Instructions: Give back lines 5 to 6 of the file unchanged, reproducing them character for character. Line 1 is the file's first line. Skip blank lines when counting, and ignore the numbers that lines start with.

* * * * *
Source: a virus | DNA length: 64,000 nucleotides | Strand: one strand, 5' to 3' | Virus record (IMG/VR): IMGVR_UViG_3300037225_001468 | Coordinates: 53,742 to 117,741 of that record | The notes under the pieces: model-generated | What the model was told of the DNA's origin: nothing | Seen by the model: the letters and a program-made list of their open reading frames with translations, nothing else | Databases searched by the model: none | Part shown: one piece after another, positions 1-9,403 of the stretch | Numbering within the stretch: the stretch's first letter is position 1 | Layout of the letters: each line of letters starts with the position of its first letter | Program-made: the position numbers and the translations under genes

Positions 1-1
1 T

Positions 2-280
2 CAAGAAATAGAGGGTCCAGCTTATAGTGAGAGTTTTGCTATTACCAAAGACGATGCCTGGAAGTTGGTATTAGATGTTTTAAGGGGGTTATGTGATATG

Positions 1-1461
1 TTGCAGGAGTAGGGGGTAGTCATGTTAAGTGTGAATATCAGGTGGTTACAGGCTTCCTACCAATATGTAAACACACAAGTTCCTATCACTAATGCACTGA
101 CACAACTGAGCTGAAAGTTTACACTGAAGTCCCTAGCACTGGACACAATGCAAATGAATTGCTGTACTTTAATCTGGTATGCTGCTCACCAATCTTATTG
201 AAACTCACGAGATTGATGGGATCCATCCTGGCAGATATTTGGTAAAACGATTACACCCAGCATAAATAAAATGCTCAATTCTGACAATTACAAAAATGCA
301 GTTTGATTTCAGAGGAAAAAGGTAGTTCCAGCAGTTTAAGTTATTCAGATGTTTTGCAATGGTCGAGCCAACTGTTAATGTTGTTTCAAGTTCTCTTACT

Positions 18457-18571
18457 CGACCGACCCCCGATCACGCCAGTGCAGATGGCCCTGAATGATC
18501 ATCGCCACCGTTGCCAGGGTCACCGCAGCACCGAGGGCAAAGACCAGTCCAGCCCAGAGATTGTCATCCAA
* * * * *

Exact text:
2 CAAGAAATAGAGGGTCCAGCTTATAGTGAGAGTTTTGCTATTACCAAAGACGATGCCTGGAAGTTGGTATTAGATGTTTTAAGGGGGTTATGTGATATG

Positions 1-1461